Compensating Family for Caregiving
There is a growing trend toward keeping our elderly at home and moving them out of nursing homes. One impetus for this change is the high cost of institutional care. Another reason for the change is a change in philosophy; we are beginning to recognize that our elderly have a better quality of life if they can stay in their own home or live with a loved one (unless they need skilled nursing services). The 2010 Affordable Care Act made Medicaid benefits more broadly available to people living at home and increased federal funding to states that make more home care services available to those who would otherwise be in nursing homes. (See WashingtonPost.com, January 2, 2014).
If you can find someone willing to help you stay in your home, whether they are family or contract caretakers, I think they should be compensated and you should have an agreement in writing that specifies what tasks will be done for you and the amount of compensation. Under federal Medicaid law, caregivers are not entitled to compensation unless the parties have entered into a written care agreement. It is important that an attorney be consulted in drafting a caregiver agreement if you want to compensate your caregiver and not encounter problems with Medicaid eligibility requirements.
When a child provides for the care of a parent, that child may find it difficult to ask for compensation but taking care of a loved one may prevent that child from working outside the home to their full potential. I have clients who think their children will work this out after the death of the client but usually children refuse to compensate a sibling after the death of a loved one unless there was an agreement in writing.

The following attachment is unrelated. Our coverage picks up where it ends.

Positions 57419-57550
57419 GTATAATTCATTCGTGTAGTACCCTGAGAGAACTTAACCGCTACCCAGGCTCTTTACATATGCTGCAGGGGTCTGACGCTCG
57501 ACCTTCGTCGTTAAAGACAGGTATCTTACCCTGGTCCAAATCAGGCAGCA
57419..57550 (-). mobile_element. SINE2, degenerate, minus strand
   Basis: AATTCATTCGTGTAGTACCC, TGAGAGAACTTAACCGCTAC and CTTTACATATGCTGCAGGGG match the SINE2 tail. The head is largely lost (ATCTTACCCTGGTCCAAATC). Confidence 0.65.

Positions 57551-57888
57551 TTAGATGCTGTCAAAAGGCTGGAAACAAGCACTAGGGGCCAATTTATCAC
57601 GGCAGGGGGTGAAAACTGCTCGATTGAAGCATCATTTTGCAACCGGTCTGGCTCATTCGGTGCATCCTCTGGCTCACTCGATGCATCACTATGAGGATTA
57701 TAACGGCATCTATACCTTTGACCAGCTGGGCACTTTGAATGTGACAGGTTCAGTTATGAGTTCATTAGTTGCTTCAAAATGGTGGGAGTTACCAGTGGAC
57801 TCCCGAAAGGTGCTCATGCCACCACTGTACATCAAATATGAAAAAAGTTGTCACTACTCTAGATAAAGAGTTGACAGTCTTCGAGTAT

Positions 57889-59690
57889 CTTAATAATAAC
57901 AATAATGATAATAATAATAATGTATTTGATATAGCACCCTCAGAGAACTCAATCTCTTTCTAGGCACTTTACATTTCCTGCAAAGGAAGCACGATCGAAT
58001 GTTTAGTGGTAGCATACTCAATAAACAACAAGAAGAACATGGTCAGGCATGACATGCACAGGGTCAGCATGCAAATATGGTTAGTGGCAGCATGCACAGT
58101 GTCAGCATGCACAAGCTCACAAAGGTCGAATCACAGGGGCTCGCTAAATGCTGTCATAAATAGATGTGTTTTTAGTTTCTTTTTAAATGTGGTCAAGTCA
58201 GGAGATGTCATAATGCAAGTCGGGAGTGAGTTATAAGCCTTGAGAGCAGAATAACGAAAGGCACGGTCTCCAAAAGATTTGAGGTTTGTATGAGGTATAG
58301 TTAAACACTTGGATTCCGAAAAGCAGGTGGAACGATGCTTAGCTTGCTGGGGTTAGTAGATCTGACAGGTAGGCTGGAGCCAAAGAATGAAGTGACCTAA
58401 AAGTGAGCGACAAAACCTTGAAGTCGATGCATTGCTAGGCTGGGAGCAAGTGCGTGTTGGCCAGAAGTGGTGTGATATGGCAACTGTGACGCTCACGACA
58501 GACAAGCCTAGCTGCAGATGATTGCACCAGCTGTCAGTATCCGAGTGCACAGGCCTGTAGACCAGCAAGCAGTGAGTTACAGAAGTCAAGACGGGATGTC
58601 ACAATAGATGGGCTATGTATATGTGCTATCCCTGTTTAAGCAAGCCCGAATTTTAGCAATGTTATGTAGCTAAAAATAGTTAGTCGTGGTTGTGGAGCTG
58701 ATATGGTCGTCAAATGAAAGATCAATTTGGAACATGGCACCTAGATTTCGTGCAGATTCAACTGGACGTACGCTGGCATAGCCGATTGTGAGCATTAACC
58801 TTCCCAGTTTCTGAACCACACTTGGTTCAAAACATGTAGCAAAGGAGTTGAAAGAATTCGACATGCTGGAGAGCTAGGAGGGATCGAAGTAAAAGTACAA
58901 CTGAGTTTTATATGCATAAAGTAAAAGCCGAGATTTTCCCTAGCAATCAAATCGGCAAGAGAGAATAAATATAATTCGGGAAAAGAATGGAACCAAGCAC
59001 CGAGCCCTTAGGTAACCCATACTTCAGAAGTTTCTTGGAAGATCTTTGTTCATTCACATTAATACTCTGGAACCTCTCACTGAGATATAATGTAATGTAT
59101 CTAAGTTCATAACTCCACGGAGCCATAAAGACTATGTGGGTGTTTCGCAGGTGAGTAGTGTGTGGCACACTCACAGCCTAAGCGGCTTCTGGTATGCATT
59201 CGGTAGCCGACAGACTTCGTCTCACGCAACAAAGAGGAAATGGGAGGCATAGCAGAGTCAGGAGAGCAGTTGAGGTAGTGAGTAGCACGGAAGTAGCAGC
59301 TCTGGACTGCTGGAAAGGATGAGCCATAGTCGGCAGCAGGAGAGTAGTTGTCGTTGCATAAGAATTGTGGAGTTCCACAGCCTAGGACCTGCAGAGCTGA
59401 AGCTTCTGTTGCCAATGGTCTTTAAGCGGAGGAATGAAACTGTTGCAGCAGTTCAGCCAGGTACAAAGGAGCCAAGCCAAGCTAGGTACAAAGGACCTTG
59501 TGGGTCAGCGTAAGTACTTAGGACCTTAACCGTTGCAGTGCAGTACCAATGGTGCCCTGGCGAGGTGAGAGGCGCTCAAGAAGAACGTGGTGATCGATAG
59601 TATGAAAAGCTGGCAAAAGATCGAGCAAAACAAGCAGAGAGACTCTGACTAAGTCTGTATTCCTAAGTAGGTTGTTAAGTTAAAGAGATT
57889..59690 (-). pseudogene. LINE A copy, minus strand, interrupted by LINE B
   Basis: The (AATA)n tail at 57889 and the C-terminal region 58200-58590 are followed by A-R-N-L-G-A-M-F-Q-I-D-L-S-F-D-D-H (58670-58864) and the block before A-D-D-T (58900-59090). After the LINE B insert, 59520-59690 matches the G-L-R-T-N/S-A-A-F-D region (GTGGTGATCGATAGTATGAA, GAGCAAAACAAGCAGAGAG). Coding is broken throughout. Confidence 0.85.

An effective caregiver agreement must be in writing and should be witnessed by two unrelated persons or notarized to be honored by those administering Medicaid. The agreement should indicate when care is to be provided, what care is provided, and the amount of compensation paid to the caregiver. The caregiver should be paid a reasonable rate for his or her services based on the type of services provided and the rate that would be charged by a third party providing the same services. The rate may be different for different types of services. The agreement should include payment schedules and payment should not be made in advance of rendered services because Medicaid may treat unearned compensation as a gift. If the caregiver has experience in providing certain services, he or she may be entitled to additional compensation for his or her expertise. For example, if your child is a nurse and he or she can care for an elderly relative, he or she should be compensated at a rate higher than a family member who is not a nurse.
Caregiver agreements reduce misunderstandings among family members after the death of an elderly person and help with Medicaid qualification. Caring for a parent or other family member before his or her death is hard work. I have handled cases where siblings or other family members file claims against the estate of a deceased for compensation due to services provided before death. I have also had cased where family members wish to contest a deceased’s Will because they do not feel that they were treated fairly. I encourage family members to discuss care and compensation issues before death to reduce possible litigation after the care recipient’s death.
This article was written by Tamra K. Waltemath of Tamra K. Waltemath, P.C. This information is for general informational purposes only and does not constitute legal advice. For specific questions you should consult a qualified attorney. Tamar K. Waltemath is an elder law attorney focusing on Wills, Trusts, estate and trust administration, probate and non-probate transfers, guardianships and conservatorships. She can be contacted at Tamra K. Waltemath, P.C., 3843 West 73rd Avenue, Westminster, Colorado 80030, (303) 657-0360, or visit her website at: www.waltemathlawoffice.com